A research team of the University of Macau’s (UM) Institute of Microelectronics has developed a new on-chip sample delivery technology, the public tertiary education institution said in a statement on Wednesday.
The new technology will not only enhance droplet dispensing on chips, but will also greatly improve sample preparation efficiency, paving the way for realising “lab-on-a-chip”, the statement said, adding that the study has been published in the international journal Lab on a Chip as a cover story.
A lab-on-a-chip (LOC) is a miniaturised device that integrates into a single chip one or several analyses, which are usually done in a laboratory, according to elveflow.com.
Microfluidic technology, also known as lab-on-a-chip, has long been considered to have great potential in biomedical research because of its advantages of miniaturisation, integration, and low consumption.
However, the statement pointed out, after decades of development, this technology still has not been widely used in daily scientific workflow.
“One critical reason for biochemists’ reluctance to accept microfluidics is its complicated sample preparation on-chip, which is completely different from the traditional training for off-chip experiments with micropipettes.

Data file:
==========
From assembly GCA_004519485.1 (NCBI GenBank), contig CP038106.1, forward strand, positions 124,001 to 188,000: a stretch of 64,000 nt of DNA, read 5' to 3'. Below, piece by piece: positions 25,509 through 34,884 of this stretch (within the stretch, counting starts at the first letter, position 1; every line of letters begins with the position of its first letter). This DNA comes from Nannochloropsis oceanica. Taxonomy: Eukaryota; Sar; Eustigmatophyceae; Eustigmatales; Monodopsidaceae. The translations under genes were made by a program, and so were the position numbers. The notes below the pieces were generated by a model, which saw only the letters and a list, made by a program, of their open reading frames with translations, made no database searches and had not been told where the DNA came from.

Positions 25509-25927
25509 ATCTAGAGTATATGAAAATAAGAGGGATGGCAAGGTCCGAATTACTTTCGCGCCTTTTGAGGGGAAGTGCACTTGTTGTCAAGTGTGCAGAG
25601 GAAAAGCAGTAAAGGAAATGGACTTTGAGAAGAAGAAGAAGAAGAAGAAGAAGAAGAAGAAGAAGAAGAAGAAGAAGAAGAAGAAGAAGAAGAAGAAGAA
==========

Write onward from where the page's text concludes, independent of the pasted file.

“In this research project, a special electrode structure was designed on a digital microfluidic chip to eject ‘satellite droplets’ in a specific region to be picked up by another drop to realise on-chip sample delivery.
“With simple external electric signal control, the sample can be conveniently and flexibly delivered within a large range (5pL~20nL).
“It is extremely close to the delivery method of traditional pipettes while avoiding complicated and tedious operating procedures,” the statement noted.
The statement quoted the research team as saying that this technology provides researchers with an easy and flexible way to dispense droplets on a chip, bridging the gap between traditional experimental platforms and microfluidic technology, which will help to truly realise lab-on-a-chip.
At the same time, according to the statement, it provides a powerful tool for achieving a high-throughput portable platform. Combined with the team’s experience and achievements in such fields as nucleic acid detection and drug screening, this technology is expected to be used in the development of portable biochemical experimental analysis equipment, which will help realise the transformation of research results and contribute to scientific and technological innovation in the 11-city Greater Bay Area (GBA).
Assistant Professor Jia Yanwei of the Institute of Microelectronics is the corresponding author of the article. PhD student Li Haoran is the first author. PhD student Shen Ren, Prof Mak Pui In, and Prof Rui Martins also made important contributions to the study, the statement underlined.
This project was funded by the university and the government’s Science and Technology Development Fund.
The research article entitled “Turn On/Off Satellite Droplet Ejection for Flexible Sample Delivery on Digital Microfluidic Systems” can be accessed here free of charge.
(The Macau Post Daily/Macau News)
PHOTO © University of Macau